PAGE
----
the Union with respect to the arbitration proceeding before him, be authorized to:
'(2) Establish or modify any wage or salary rate, job classification or classification of any employe except as provided in Section VIII, Paragraphs 9.D., and 9.E., or any time value under the incentive system;'
Jurisdiction of this controversy arises under § 301(a) of the Labor-Management Relations Act of 1947, 29 U.S.C.A. § 185(a), which Act vests in the District Courts, inter alia, the power to decree specific performance of arbitration clauses in collective bargaining agreements. Textile Workers Union of Amer. v. Lincoln Mills, 1957, 353 U.S. 448, 77 S. Ct. 912, 1 L. Ed. 2d 972.
With respect to these grievances, the defendant takes the position in effect that inasmuch as a decision in favor of the plaintiff by an arbitrator would of necessity involve the establishment or modification by him of a time value under the incentive system, and since the National Agreement specifically prohibits an arbitrator from establishing or modifying a time value with respect to a proceeding before him, it would be futile and improper to submit these grievances to arbitration.
The plaintiff contends, on the other hand, that the grievances involve the interpretation, application, and claimed violation of the National Agreement; therefore, they are arbitrable under § XIV-A-A(1) of the Agreement and are not rendered any the less so by § XIV-A-D(2) which by its plain wording merely limits the power of an arbitrator with respect to the arbitration proceeding before him.
Our analysis of these disputes leads us to the conclusion that they involve the interpretation, application and claimed violation of provisions of the National Agreement and that, for the reasons set forth below, their resolution by an arbitrator would not necessitate the establishment or modification by him of a time value under the incentive system.
National Appeal Grievance No. 1584.
It seems clear enough that the arbitrator's resolution of the dispute here involved would not necessitate the establishment or modification of a time value under the incentive system.
The plaintiff contends that the recorded time value previously established for Style Y-22070 was intended by the parties to apply to parts of varying size including the size of Style Y-53921, and that the defendant violated the National Agreement by establishing a different time value for Style Y-53921. The defendant contends that the recorded time value for Style Y-22070 was intended to apply only to that part, and therefore the defendant was free to establish a different time value for Style Y-53921.
We offer no opinion on the merits of either contention, but it is obvious that the basic decision here required of an arbitrator is simply whether or not there had been in existence a recorded time value intended by the parties to be applied to a part within the description of Style Y-53921. The arbitrator by finding, as plaintiff argues, that there was such a time value would not be establishing or modifying a time value, but simply declaring that one existed.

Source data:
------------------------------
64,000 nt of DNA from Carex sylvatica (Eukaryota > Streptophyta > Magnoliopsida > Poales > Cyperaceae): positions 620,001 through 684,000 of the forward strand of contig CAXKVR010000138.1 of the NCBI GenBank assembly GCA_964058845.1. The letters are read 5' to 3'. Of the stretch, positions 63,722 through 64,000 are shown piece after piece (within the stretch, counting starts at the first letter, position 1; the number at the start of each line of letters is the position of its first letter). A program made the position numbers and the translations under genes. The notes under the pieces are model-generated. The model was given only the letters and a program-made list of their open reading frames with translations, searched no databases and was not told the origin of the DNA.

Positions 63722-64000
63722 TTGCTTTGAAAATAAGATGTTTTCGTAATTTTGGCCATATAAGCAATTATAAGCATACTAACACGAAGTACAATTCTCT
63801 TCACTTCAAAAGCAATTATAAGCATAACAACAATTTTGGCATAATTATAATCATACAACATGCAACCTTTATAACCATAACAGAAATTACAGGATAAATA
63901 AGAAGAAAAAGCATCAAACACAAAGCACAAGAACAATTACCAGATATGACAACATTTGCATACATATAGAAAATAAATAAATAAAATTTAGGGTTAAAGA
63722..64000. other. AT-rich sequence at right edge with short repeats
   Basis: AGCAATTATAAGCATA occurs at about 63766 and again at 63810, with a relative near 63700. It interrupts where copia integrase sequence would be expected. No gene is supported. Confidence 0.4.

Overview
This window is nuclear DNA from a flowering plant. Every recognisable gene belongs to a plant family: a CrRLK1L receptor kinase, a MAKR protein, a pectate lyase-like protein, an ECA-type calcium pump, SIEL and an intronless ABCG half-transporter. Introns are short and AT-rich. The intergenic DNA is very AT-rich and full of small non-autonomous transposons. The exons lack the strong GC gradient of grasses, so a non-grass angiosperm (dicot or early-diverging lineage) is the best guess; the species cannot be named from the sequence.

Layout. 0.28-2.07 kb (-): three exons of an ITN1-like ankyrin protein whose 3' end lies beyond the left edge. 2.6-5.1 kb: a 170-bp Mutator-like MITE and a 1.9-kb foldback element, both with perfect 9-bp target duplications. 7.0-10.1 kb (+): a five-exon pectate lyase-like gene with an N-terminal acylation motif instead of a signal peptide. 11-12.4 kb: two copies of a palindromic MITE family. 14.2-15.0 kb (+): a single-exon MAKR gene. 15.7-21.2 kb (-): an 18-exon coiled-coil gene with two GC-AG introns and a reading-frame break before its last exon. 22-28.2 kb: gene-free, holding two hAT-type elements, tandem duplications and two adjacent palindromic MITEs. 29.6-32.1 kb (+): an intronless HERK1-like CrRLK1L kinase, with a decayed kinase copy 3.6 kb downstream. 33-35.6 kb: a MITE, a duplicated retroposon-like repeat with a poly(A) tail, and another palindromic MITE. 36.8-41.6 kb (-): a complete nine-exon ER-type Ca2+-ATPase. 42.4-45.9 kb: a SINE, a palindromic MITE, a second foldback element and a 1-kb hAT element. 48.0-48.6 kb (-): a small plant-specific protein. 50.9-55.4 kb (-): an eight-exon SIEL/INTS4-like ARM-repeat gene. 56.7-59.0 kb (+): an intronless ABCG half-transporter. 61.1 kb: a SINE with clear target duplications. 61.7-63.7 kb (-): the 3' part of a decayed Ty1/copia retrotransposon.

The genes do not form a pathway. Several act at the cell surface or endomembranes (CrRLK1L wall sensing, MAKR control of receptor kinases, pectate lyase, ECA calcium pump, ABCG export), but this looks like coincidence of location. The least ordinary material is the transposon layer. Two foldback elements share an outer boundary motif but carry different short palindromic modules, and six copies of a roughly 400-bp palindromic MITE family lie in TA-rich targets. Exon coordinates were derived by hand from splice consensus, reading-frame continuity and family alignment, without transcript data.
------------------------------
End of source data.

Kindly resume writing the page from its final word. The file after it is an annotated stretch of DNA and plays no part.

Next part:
National Appeal Grievance No. 1628.
Here plaintiff contends that the defendant violated § VIII-8-E(2)(a) of the National Agreement by following improper procedure in reducing the time value on what had been a three-step manufacturing operation after technical advances made one of the steps unnecessary.
The plaintiff contends in substance that under the above cited section of the National Agreement, when there is a change in the method of manufacture that affects the time value, only that portion of the value affected by the change can be adjusted; in other words, before an adjustment could be made in the changed manufacturing operation here in question a time value had to be in existence or established for the step eliminated. The defendant contends that there had been a time value in existence for the step in question and that the disputed time value was established by simply eliminating the portion previously assigned to the now eliminated step. The plaintiff denies that there had ever been a time value assigned to the step in question and thereby claims that the defendant violated the National Agreement.
Since the grievance involves a claimed violation of the National Agreement, it is initially arbitrable under § XIV-A-A (1) thereof, and unless the limitations contained in § XIV-A-D(2) apply, should be submitted to arbitration.
Reducing the grievance to the ultimate question involved and which would have to be decided by an arbitrator, we find it to be simply a question of fact whether or not there had been in existence a time value assigned to the eliminated step of the manufacturing operation in question. If there had been, and defendant eliminated just that portion, then the arbitrator would simply find in defendant's favor; if there had not been, then the arbitrator would have to interpret the National Agreement to determine whether the defendant had violated it. In neither event would the arbitrator be doing what the National Agreement forbids him to do; viz., establishing or modifying a time value, rather he would be finding as a fact that one existed or that one had not existed.
Conclusions of Law
1. This court has jurisdiction of the parties and subject matter here involved.
2. National Appeal Grievance No. 1584 constitutes an arbitrable dispute under the National Agreement and as such should be submitted to arbitration under that Agreement.
3. National Appeal Grievance No. 1628 constitutes an arbitrable dispute under the National Agreement and as such should be submitted to arbitration under that Agreement.
An appropriate decree will be entered.